Here's my Jones v. Harris analogy: say on the University of Georgia's campus each Coke machine was set up by Coke as its own private corporation. Coke picked a board of directors for each Coke machine, and told that board to negotiate supply fees with Coke. Congress imposed on Coke a "fiduciary duty with respect to the receipt of compensation." Petitioners argue that fiduciary duty means a fair fee, which means a fee that would be obtained in an arm's length transaction. And they further argue that there's no arm's length bargaining here; although the Coke machine directors are not interested in the transaction, neither are they really independent--if they reject Coke's offer and ask Coke to lower its fee, then they'll basically be out of a job next year. And that Coke charges "non-captive" machines--i.e., machines in a rest stop or shopping mall--half the price of fees they charge on Georgia's campus. Easterbrook thinks that the fact that there's a soda machine market solves everything: consumers know how much they're paying for a can of Coke, and if they think the campus Cokes are too expensive, they can walk somewhere else. Petitioners disagree. I actually know very little about the Investment Company Act or mutual funds, so this analogy may be seriously flawed, and I invite people to tell me so.
As an independence maven, what interests me is the lack of traction this "can't be fired" argument seems to be have found with the Court. David Frederick (for the plaintiffs) tried to make the point to Justice Sotomayor, who appeared to ignore it. Justice Scalia asked Frederick questions indicated he didn't believe in the disparity of power between board and adviser:
JUSTICE SCALIA: Mr. Frederick, I don't understand your statement that they can't fire the investment adviser. Maybe they can't fire him, but they can insist that he accept a lower fee, right? Surely they can do that, can't they?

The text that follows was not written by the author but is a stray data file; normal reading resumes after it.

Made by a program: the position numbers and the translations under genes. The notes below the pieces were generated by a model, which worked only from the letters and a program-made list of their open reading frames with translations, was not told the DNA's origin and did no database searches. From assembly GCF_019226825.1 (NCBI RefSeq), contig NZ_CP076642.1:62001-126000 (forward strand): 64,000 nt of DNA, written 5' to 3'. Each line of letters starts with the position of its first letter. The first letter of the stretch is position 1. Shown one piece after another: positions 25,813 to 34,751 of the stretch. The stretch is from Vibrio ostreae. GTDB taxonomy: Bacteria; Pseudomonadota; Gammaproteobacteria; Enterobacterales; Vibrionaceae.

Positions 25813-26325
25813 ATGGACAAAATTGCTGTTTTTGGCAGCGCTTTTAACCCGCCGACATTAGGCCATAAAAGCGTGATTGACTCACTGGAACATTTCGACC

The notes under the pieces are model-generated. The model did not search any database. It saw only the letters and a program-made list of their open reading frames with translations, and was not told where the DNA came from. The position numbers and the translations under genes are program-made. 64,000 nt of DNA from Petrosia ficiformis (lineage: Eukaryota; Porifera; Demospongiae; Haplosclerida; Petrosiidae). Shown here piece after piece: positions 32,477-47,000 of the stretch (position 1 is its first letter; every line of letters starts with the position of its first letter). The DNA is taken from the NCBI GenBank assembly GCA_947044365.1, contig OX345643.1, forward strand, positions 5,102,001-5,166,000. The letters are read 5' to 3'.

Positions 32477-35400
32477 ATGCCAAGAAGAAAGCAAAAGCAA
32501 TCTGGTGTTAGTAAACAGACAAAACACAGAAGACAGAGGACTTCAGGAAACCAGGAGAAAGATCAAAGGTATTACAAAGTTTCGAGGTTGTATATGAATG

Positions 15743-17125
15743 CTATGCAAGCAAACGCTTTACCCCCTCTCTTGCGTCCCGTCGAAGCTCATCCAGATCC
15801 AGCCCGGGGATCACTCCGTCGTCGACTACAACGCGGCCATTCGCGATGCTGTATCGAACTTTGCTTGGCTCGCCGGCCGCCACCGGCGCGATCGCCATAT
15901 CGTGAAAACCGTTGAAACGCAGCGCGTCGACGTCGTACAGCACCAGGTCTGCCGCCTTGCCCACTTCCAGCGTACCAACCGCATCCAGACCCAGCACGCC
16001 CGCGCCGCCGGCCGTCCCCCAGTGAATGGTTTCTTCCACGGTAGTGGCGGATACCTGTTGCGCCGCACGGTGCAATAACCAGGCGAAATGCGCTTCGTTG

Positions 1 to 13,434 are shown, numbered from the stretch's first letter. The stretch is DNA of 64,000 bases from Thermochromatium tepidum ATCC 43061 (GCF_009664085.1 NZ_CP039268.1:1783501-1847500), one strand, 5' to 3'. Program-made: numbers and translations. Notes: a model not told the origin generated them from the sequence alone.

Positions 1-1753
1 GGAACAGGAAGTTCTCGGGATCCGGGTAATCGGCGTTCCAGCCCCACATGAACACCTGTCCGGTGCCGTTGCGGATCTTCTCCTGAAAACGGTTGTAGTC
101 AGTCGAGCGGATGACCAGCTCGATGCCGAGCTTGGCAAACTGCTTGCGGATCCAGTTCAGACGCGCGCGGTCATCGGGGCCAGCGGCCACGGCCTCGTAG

MR. FREDERICK: They --
JUSTICE SCALIA: Can they insist that he accept a lower fee? Can they do that.
MR. FREDERICK: In practical terms, no.
JUSTICE SCALIA: Why?
MR. FREDERICK: Because the adviser picks the board of directors.
JUSTICE SCALIA: Oh, no, that's something different. Let's assume you have a disinterested board of directors, which is what the statute requires. You tell me even though they are disinterested, they can't fire the adviser. It seems to me, while they can't fire him, they can say: We are going to cut your fee in half. Whereupon they don't have to fire him. He will pack up and leave, and they will get a new adviser. Doesn't that work?
MR. FREDERICK: There is actually no evidence in any record I am aware of where that has actually happened. The directors have no leverage.
And then Frederick ran out of time.
I was reminded of these acidic lines on independence from Aronson v. Lewis: "it is not enough to charge that a director was nominated by or elected at the behest of those controlling the outcome of a corporate election. That is the usual way a person becomes a corporate director." How much work is the concept of independence doing here? Does independence mean the power to act free from outside influence? Or the absence of conflict? Or something else?
As an aside, I was getting kind of anxious as I neared the end of the 50 page oral argument transcript. Could we possibly have a conversation about fiduciary duty and not mention Meinhard v. Salmon? But there on page 49 was the Cardozo shoutout, courtesy of Fredrick: "what Judge Cardozo, when he was on the New York Court of Appeals, said, a fiduciary represents the punctilio of honor, and that is contrasted with the morals of the marketplace operating at arm's-length."
As those of you familiar with Glom history know, this phrase resonates.
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